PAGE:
2022 Strategic - A socio-cultural inquiry into the child influencer industry
Applications open: 19/07/2021
Applications close: 13/08/2021
About this scholarship
Some of the most watched and well-known babies, toddler and pre-schoolers today are young children whose lives are shared across an array of social media platforms, often by their parents (Abidin, 2017; Leaver, 2015). Many of the most popular children are subsumed into the influencer industry, and quickly become central stars in a network of commerce, visibility, celebrity, and fandom (Abidin 2018). At times, such child influencers are caught in a messy web of potential exploitation from overt commodification (Abidin 2015) and even abuse (Leaver & Abidin 2017), despite or because their parents and legal guardians are often the (only) gatekeepers and mediators designated to care after their welfare. At the same time, child influencers are often role models, acting as exemplars and online celebrities for both young children and parents.
There are many dimensions to understanding the popularity and position of child influencers. One of the most important, and least studied, is understanding the economic dynamics of the labour undertaken by the children. This is underpinned by the work done in the home, with specific agencies, on specific online platforms and so forth. However, most current contracts and arrangements are hidden from public view under confidentiality agreements, possibly obscured to preempt cultural backlash and scrutiny (Abidin 2020). However, as every industry matures, the rules and norms for operating in that industry must mature. In the golden era of Hollywood, for example, eventually laws were established about how much children could work, and where the money they were paid had to go. For child influencers, these rules have yet to emerge, and thus the industry needs to be better mapped so commerce and visibility can be balanced with the rights of the child.
This project will seek to map the dynamics of the child influencer industry at both economic and social levels. On one level the policies, practices and norms of the industry need to be captured, distilled and examined. On another level, the pleasures of participation (for both children and parents), and the pleasures of viewing and engaging with child influencers, also need to be mapped to distil the appeal and essence of child influencers as a form of online celebrity.
This project’s focus on the child influencer industry can be refined in a number of directions, including (but not limited to): Parent and agency mediations; Platform and national governance; Agency and personhood; Social media pop cultures and internet vernacular; and a variety of socio-cultural examinations and issues.
Abidin, Crystal. 2015. “Micro-microcelebrity: Branding babies on the Internet.” M/C Journal 18(5).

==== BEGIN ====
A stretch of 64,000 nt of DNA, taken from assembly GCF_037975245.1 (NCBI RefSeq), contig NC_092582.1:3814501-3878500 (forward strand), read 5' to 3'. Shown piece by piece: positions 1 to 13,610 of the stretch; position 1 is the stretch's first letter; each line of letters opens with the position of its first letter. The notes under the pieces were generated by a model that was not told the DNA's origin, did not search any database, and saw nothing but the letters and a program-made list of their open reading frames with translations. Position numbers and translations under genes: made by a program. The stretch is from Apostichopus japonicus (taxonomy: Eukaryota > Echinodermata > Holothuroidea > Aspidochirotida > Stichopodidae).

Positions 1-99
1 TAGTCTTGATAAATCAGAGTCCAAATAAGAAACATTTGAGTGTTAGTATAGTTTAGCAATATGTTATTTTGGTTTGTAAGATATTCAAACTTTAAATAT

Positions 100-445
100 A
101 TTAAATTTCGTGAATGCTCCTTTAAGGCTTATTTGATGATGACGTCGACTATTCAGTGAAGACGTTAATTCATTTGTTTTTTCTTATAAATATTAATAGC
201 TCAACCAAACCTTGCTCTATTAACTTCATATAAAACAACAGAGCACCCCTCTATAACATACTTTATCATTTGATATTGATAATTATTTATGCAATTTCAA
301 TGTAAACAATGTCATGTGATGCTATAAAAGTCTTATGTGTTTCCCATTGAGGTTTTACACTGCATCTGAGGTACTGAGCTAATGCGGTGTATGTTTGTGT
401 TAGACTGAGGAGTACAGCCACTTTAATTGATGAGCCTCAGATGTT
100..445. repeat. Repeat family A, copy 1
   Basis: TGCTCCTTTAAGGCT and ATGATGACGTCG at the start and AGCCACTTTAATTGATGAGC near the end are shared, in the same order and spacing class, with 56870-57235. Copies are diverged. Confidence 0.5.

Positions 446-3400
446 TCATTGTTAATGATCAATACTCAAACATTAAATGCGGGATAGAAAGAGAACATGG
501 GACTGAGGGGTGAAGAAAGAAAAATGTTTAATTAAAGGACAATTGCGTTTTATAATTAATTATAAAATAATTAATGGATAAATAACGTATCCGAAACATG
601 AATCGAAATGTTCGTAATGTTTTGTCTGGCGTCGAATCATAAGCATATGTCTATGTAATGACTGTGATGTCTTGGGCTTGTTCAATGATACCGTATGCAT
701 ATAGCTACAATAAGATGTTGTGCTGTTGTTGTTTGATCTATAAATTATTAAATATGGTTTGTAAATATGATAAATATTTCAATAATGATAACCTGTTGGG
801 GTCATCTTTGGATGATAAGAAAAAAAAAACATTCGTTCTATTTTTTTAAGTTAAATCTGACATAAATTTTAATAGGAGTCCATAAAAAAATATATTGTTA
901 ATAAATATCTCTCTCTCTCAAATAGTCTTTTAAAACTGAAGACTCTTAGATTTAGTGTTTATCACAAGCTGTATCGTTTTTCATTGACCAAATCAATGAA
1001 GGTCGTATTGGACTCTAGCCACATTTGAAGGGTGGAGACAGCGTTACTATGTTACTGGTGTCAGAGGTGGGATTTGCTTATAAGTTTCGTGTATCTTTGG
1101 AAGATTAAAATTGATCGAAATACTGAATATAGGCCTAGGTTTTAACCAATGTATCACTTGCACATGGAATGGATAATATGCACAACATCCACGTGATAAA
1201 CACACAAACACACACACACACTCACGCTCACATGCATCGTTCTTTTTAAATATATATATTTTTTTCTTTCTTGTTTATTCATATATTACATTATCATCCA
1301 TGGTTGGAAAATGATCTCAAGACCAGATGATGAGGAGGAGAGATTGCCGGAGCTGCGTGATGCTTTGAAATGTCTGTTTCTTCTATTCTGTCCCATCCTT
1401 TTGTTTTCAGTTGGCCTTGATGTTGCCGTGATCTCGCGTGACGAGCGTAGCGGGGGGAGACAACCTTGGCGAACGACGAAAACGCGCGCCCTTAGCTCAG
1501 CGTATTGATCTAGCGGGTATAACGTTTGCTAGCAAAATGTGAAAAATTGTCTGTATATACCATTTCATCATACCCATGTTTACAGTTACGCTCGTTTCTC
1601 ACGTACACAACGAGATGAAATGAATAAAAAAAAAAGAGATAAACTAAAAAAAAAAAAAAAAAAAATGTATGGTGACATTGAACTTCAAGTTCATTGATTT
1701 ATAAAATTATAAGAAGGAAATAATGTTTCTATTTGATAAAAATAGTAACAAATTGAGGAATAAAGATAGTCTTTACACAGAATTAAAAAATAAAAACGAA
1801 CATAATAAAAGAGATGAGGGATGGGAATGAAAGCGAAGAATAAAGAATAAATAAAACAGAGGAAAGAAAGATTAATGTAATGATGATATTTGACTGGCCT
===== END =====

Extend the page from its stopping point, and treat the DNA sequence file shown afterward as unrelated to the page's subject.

Abidin, Crystal. 2017. “#familygoals: Family Influencers, Calibrated Amateurism, and Justifying Young Digital Labour.” Social Media + Society 3(2): 1-15.
Abidin, Crystal. 2018. Internet Celebrity: Understanding Fame Online. Bingley, UK: Emerald Publishing.
Abidin, Crystal. 2020. “Preschool stars on YouTube: Child microcelebrities, Commercially viable biographies, and Interactions with technology.” Pp. 226-234 in The Routledge Companion of Children and Digital Media, edited by Lelia Green, Donell Holloway, Leslie Haddon, Kylie Stevenson, and Tama Leaver. London and New York: Routledge.
Leaver, T. (2015). Born Digital? Presence, Privacy, and Intimate Surveillance. In Hartley, John & W. Qu (Eds.), Re-Orientation: Translingual Transcultural Transmedia. Studies in narrative, language, identity, and knowledge (pp. 149–160). Fudan University Press.
Leaver, Tama, and Crystal Abidin. 2017. “When exploiting kids for cash goes wrong on YouTube: the lessons of DaddyOFive.” The Conversation, 2 May 2017.
- Future Students
- Faculty of Humanities
- Higher Degree by Research
- Australian Citizen
- Australian Permanent Resident
- New Zealand Citizen
- Permanent Humanitarian Visa
- International Student
- Merit Based
Total value of the annual scholarships (stipend and fees) is approx. $60,000 - $70,000 p.a. Curtin PhD Stipends are valued at $28,597 p.a. for up to a maximum of 3.5 years.
Successful applicants will receive a 100% Fee offset.
All applicable HDR courses
Essential: English language IELTS level of 6.5 and above.
Essential: Successful completion of an Honours or Masters programme with a research component (or equivalent).
Essential: Demonstration of competence in qualitative and ethnographic research methods/skills.
Essential: Interest in the influencer industry and digital childhood, Knowledge of social media platforms from both Silicon Valley and global markets, Interest in internet cultures in the Asia Pacific context broadly.
Preferred but not Essential: Competence in an East Asian language.
If this project excites you, and your research skills and experience are a good fit for this specific project, you should complete the Expression of Interest (EOI) form now.
You will need to ensure you accurately select the Project lead (listed below) as your nominated supervisor and provide details for at least one referee.
Eligible to enrol in a Higher Degree by Research Course at Curtin University by March 2022
To enquire about this project opportunity contact the Project lead (listed below).
Name: Associate Professor Tama Leaver
Contact Number: 9266 1258